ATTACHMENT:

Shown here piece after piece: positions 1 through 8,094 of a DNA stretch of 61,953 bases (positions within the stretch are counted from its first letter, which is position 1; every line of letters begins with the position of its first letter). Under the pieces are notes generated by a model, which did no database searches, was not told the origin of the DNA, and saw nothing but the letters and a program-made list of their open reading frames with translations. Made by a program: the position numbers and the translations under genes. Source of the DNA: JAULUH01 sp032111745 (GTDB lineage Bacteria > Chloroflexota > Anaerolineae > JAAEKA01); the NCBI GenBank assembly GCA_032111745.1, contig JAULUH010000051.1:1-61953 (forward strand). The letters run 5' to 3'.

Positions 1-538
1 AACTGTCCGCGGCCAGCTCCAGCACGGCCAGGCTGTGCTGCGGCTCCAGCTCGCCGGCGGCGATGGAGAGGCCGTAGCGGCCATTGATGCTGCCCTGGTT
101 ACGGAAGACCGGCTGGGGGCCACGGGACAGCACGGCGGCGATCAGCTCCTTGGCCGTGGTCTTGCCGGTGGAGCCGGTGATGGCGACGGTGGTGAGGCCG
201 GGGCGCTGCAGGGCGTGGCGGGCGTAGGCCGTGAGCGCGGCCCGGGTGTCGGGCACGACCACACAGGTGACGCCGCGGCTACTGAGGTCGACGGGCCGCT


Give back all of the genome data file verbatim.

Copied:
Shown here piece after piece: positions 1 through 8,094 of a DNA stretch of 61,953 bases (positions within the stretch are counted from its first letter, which is position 1; every line of letters begins with the position of its first letter). Under the pieces are notes generated by a model, which did no database searches, was not told the origin of the DNA, and saw nothing but the letters and a program-made list of their open reading frames with translations. Made by a program: the position numbers and the translations under genes. Source of the DNA: JAULUH01 sp032111745 (GTDB lineage Bacteria > Chloroflexota > Anaerolineae > JAAEKA01); the NCBI GenBank assembly GCA_032111745.1, contig JAULUH010000051.1:1-61953 (forward strand). The letters run 5' to 3'.

Positions 1-538
1 AACTGTCCGCGGCCAGCTCCAGCACGGCCAGGCTGTGCTGCGGCTCCAGCTCGCCGGCGGCGATGGAGAGGCCGTAGCGGCCATTGATGCTGCCCTGGTT
101 ACGGAAGACCGGCTGGGGGCCACGGGACAGCACGGCGGCGATCAGCTCCTTGGCCGTGGTCTTGCCGGTGGAGCCGGTGATGGCGACGGTGGTGAGGCCG
201 GGGCGCTGCAGGGCGTGGCGGGCGTAGGCCGTGAGCGCGGCCCGGGTGTCGGGCACGACCACACAGGTGACGCCGCGGCTACTGAGGTCGACGGGCCGCT